The one thing I’ve had multiple issues with is bread. For something that only requires a few ingredients, it is surprisingly tricky to get right. I’ve tried dozens of recipes – most involve proofing the dough several times, kneading the hell out of it before and after, and the result is never the same.
So I rejoiced when I found a recipe that worked each time, and only took an hour and a half to make. I modified this slightly by adding olives for flavor (and because my husband requested it), and instead of buns, I made loaves.
- 4 cups of plain flour
- 1 tablespoon quick rise yeast
- 1 teaspoon sugar
- 1 teaspoon salt
- 1 1/4 cup warm water
- 1/4 cup olive oil
- 1/4 cup of pitted, sliced olives
- Mix 3 cups of flour, yeast, sugar and salt in the stand mixer, put it on low (on a Kitchen-Aid, I turn it to 2).
- Pour in the water and oil, and continue to mix it on low.
- Stop the mixer occasionally to scrape the sides.
- When the dough comes together, add the remaining one cup of flour in, one tablespoon at a time. Mix on low.
- You may not need to use the entire cup of flour, it depends on how wet or dry your dough is. Put in enough that the dough scrapes clean from the sides of the bowl.
- Continue to mix on low for 5 minutes.
- Once the dough has come together, leave it covered in the bowl for a few minutes.
- In the meantime, grease a baking sheet.
- Flour your countertop, and tip the dough out onto it. The dough will probably be slightly sticky, so flour your hands.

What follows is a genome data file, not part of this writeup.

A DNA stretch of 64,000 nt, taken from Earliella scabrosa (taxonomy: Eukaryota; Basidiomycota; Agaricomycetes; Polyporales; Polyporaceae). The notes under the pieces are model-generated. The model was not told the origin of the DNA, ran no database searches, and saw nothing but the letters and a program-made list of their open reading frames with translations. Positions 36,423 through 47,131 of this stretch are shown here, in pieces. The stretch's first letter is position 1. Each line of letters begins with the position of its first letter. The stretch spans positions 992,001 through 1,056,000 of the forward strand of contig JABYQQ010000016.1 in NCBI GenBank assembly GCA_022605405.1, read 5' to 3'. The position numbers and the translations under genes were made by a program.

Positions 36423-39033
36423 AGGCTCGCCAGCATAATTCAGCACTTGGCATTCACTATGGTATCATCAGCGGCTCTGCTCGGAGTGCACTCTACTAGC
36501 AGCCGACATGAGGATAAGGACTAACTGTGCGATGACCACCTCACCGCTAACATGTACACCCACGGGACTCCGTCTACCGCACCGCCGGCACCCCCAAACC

- Add in the olives. Scatter a few olives on top of the dough, then fold them in. Repeat the process until all olives are added.
- Divide your dough into 4 equal parts.
- Shape them however you like - I made them rectangular.
- Place them a couple of inches apart on the greased baking sheet.
- Cover the dough and leave to proof for 45 minutes or until they double in size.
- Once they're ready to be baked, preheat your oven to 375F.
- Bake for 15-20 minutes, or until the top is golden-brown.
- When the bread is ready, remove from the oven, and let cool on a rack.
- 19. Eat it warm! But don't slice it until it's cool.
- You can leave out the olives and make them as plain bread.
- You can also make buns rather than loaves, by dividing the dough into 12 parts, and rolling them into balls.
ABOUT ALISON: Alison Lee is the co-editor of the upcoming anthology, Multiples Illuminated: A Collection of Stories and Advice from Parents of Twins, Triplets or More. In another life, Alison was a PR and marketing professional. After a 10-year career in various PR agencies and of the world’s biggest sports brands, she traded in product launches and world travel, for sippy cups, diapers, and breastfeeding. Alison is a former blogger (Writing, Wishing), and her writing has been featured on Mamalode, On Parenting at The Washington Post, The Huffington Post, Everyday Family, Scary Mommy, and DrGreene.com. She is one of 35 essayists in the anthology, My Other Ex: Women’s True Stories of Leaving and Losing Friends. In 2012, she founded Little Love Media, a social media consultancy specializing in blog book tours, and because she doesn’t sleep, is the Submissions Editor at BonBon Break. Alison lives in Kuala Lumpur, Malaysia, with her husband and four children (two boys and boy/ girl twins). Follow her onTwitter, Pinterest, Google +, Instagram and LinkedIn.